Key Recommendations to Economic Diversification

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Introduction

1. This paper was produced at the request of the Arab Monetary Fund to support a discussion among Arab Finance Ministers on the key challenges and policy issues related to economic diversification in oil-exporting Arab countries.1,2,3 The paper is organized in two parts. The first part lays out the stylized facts on oil-exporting Arab countries as well as the motivation for economic diversification. It underlines the heterogeneity in conditions across oil-exporting Arab countries and therefore the need to tailor policy advice to country circumstances. It emphasizes that the current context of likely durably lower oil prices increases the need for economic diversification while reducing the means to promote it. The second part discusses the policies to support greater economic diversification. It argues that macroeconomic stability and a supportive regulatory and institutional framework are necessary, but not sufficient conditions for diversification. It then discusses how the public sector can enable, rather than compete with, private sector development. Finally, it sketches how the road to a more diverse economy may look like, drawing from other country experiences.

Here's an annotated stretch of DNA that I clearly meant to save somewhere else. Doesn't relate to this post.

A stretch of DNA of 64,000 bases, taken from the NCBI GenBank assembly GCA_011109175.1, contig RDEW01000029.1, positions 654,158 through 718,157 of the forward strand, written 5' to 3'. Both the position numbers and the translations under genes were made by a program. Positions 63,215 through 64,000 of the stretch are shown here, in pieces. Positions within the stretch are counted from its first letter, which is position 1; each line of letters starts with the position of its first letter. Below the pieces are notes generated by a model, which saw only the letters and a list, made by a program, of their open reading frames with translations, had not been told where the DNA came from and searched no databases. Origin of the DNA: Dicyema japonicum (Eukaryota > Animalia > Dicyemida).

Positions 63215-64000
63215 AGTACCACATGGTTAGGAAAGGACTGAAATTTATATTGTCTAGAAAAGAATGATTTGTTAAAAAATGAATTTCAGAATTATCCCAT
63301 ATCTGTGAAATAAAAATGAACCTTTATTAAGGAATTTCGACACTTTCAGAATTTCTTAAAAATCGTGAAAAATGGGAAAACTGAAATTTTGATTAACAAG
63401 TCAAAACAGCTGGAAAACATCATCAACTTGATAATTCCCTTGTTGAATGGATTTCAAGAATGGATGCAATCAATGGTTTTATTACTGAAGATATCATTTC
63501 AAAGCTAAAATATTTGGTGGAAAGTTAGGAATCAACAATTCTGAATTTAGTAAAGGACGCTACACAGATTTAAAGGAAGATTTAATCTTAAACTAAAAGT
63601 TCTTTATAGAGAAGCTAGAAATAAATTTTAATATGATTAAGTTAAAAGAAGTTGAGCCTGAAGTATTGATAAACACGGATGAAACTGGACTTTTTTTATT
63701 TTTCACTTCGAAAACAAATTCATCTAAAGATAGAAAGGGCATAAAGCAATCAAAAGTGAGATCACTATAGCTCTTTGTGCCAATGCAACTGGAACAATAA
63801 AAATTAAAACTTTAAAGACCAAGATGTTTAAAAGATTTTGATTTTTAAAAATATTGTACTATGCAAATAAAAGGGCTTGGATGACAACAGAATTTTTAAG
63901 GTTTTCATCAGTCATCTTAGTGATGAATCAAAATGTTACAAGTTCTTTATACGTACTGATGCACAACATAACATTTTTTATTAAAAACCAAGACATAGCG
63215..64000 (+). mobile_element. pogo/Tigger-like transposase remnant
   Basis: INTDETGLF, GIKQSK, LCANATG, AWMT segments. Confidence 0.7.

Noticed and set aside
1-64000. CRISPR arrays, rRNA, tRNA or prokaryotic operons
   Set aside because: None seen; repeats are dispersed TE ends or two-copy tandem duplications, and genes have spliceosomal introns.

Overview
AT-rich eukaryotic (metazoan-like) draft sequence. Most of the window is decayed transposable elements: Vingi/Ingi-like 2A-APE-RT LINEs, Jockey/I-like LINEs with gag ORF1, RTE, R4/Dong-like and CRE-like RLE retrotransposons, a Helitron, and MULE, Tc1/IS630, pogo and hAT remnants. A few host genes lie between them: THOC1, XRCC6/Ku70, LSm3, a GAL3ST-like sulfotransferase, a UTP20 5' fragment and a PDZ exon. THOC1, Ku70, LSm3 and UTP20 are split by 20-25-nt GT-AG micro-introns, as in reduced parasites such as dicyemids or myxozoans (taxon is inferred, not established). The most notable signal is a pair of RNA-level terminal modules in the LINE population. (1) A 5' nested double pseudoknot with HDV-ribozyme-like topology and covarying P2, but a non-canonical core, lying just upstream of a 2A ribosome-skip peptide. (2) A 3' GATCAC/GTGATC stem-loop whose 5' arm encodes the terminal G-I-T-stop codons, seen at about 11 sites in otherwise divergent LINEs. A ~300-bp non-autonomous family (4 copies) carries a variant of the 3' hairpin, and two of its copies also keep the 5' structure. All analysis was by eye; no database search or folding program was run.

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Arab Oil Exporters

Citation: Policy Papers 2016, 028; 10.5089/9781498345699.007.A001

Sources: IMF Regional Economic Outlook database; and Microsoft Map Land.Note: The country names and borders on this map do not necessarily reflect the IMF’s official position. Country ISO-3 codes are in brackets.

Background

Oil-exporting Arab countries face three-pronged policy challenges: creating jobs in line with rapidly growing population, sheltering their economy from volatility of oil prices and ensuring sustainable growth once oil resources are depleted. This section lays out key stylized facts about oil-exporting Arab economies and makes the case that greater economic diversification would help address these challenges.

A. Stylized Facts About Oil-Exporting Arab Countries4

2. Oil-exporting Arab economies are all heavily dependent on oil. In all of these countries, economic activity, fiscal revenue, export earnings and foreign exchange are directly and indirectly dependent on oil production to a large extent (Figure 1).5

  • Activity. Hydrocarbon and government activities (which are heavily funded by oil revenues) account for the majority of total GDP in all countries, except in Algeria, Bahrain and Yemen and the UAE. In Libya for example the non-oil and non-government share in GDP accounts for just about 1/6th of total GDP. Furthermore, activity in non-government, non-oil sectors is itself often dependent on oil as the main sources of manufacturing value-added in Arab oil exporters tend to include refinery, chemical, and other mining/extractive industries, i.e. activities that derive from the oil industry and some non oil sectors (e.g., construction in some countries) depend heavily on government contacts (Table 1).

  • Fiscal revenue. Oil is the primary source of government revenue in all countries. In 2014, the share of oil revenue in total revenue ranged from 47 percent in Yemen to 94 percent in Iraq and averaged 77 percent across the group.